MicroStrategy's Corporate Apps Boost Productivity

The software maker bought 1,200 iPads and started stocking them with its own mobile corporate apps, letting managers and workers achieve more

Sanju Bansal, chief operating officer of software maker MicroStrategy (MSTR), keeps his Apple iPad close at hand around the clock. The tablet computer lets him work any time during the day without his having to wait to boot up a laptop or reach the office.

Using mobile applications that MicroStrategy created to work with its own computer systems, Bansal is able to approve work orders as they come in, rather than making staffers wait for days at a time. Employees and managers now expect "more of a 24-hour turnaround process," Bansal says.

MicroStrategy snapped up 1,200 iPads and is cranking out applications that run on them in hopes of helping its staff work more efficiently. Improvement in employee productivity is among the top metrics U.S. companies use to determine if they're getting a return on mobile-office investments, according to a survey of 200 enterprise mobile and wireless decision makers by Frost & Sullivan. About 42 percent of respondents in the survey, which was released in August, sought an increase in user productivity, followed by reduced paperwork (39 percent), and increased revenue (37 percent). The mobile-office application market in North America may reach $6.85 billion in 2015, up from an estimated $1.76 billion this year, Frost & Sullivan estimates.

About 55 percent of information technology developers expect mobile-app development for devices such as Apple's iPhone and iPad (AAPL) and those that use Google's (GOOG) Android operating system to surpass app development on traditional computing platforms by 2015, according to the 2010 IBM (IBM) Tech Trends Survey. The study queried 2,000 IT developers in 87 countries.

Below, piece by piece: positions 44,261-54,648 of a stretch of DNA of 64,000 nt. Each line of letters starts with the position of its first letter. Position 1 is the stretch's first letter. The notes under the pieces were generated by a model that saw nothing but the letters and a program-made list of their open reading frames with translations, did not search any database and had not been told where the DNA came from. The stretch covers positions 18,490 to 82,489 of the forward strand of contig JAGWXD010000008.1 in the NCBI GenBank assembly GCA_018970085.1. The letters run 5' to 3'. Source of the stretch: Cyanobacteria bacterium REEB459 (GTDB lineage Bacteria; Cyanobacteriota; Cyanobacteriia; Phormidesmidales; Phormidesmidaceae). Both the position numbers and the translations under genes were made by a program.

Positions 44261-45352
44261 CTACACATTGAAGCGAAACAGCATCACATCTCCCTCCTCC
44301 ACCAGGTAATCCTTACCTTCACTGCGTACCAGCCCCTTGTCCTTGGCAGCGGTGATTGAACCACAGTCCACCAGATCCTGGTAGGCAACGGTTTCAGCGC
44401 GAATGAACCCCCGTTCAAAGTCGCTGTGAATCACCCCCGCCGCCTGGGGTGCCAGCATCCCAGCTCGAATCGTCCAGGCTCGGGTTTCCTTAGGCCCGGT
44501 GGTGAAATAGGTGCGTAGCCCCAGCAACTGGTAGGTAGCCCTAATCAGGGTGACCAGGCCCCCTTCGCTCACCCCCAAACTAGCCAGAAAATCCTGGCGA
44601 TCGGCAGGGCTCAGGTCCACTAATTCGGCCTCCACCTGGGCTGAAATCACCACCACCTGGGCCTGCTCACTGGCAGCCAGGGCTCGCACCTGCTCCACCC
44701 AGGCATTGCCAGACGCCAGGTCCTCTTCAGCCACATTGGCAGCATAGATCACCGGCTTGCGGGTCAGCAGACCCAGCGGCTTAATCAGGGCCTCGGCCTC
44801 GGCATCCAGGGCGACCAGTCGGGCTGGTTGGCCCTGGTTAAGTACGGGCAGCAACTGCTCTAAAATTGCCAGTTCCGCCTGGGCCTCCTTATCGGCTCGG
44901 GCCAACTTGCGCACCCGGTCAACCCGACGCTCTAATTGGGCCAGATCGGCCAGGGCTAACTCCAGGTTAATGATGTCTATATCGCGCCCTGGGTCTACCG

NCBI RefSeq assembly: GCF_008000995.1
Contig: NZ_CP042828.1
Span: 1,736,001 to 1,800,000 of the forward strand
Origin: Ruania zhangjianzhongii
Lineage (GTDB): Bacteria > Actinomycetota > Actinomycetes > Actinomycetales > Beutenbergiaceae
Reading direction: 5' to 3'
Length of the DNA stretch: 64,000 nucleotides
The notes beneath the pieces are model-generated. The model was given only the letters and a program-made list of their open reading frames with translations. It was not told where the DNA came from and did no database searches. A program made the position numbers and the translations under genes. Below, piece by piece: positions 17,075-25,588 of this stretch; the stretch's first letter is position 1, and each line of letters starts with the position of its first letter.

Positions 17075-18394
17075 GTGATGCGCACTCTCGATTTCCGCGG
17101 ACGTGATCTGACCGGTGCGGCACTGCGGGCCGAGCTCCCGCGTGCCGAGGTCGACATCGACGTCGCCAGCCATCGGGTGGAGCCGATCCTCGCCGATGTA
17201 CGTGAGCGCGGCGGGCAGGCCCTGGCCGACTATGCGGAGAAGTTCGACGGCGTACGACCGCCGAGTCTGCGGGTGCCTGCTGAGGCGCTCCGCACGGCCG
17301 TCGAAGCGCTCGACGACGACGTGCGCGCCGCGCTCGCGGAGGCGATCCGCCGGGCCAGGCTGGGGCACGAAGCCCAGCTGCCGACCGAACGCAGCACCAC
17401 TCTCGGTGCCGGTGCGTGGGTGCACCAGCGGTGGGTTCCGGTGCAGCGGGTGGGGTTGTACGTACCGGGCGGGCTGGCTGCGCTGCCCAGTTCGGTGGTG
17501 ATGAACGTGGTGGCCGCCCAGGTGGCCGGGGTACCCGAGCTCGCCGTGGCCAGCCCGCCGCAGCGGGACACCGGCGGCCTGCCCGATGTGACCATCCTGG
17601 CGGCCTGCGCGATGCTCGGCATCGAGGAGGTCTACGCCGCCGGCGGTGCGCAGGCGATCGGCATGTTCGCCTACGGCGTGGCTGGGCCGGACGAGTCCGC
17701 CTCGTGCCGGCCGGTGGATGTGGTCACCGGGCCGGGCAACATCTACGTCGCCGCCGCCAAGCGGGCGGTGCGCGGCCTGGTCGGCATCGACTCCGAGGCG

Mobile Apps for Reference Materials

While some vendors such as SAP (SAP) have led the way in developing enterprise mobile apps that work specifically with software already used by corporations, many companies are developing their own apps, too. Deloitte Consulting, for instance, has an online system that lets on-the-move employees reserve work and meeting space as well as projectors and blackboards. The company is working on making it possible to reserve space straight from a mobile device. The mobile app is an extension of an existing enterprise app, says Mark White, chief technology officer at Deloitte.

White says he sees a progression in how Deloitte customers approach corporate mobile apps. After business e-mail is up and running on smartphones, companies typically start to make corporate information available as apps. "People are taking reference materials and making that available as an app," he says.

At McLean (Va.)-based MicroStrategy, about 80 important sales documents have been made into an iPad app so that sales people can carry it with them. That repository includes PowerPoint presentations, Adobe PDF files, and multimedia video, says Bansal. It enables him to give impromptu sales pitches. "To sit in a plane or a restaurant and show people the vast array of content that we have—it's invaluable, because I'll never get that 15 or 20 minutes again with that person."

Making Executives More Productive

The Frost & Sullivan survey showed that about 39 percent of U.S. companies are either testing or have given sales staff access to mobile sales automation apps. About 21 percent said they plan to add the capability in the next few years. Those companies were looking for reduced paperwork, increases in sales and customer satisfaction, and a faster overall sales process. After creating information applications, companies tend to start looking at basic work-flow apps, from reserving a conference room to expense reporting, says Deloitte's White.

MicroStrategy now has apps designed to make executives more productive—letting them approve time-off requests, salary changes, and hiring decisions, in addition to purchase orders. In the future, COO Bansal says he expects more mobile-productivity apps at his company and across corporations as a whole.

"Enterprise mobile apps will be far more ubiquitous and will be used more often that current Windows-based or Web-based enterprise applications," says Bansal. "Already, I'm using the apps we created more than I used them previously, when they were available to me for the few hours a day I'm at my desk."

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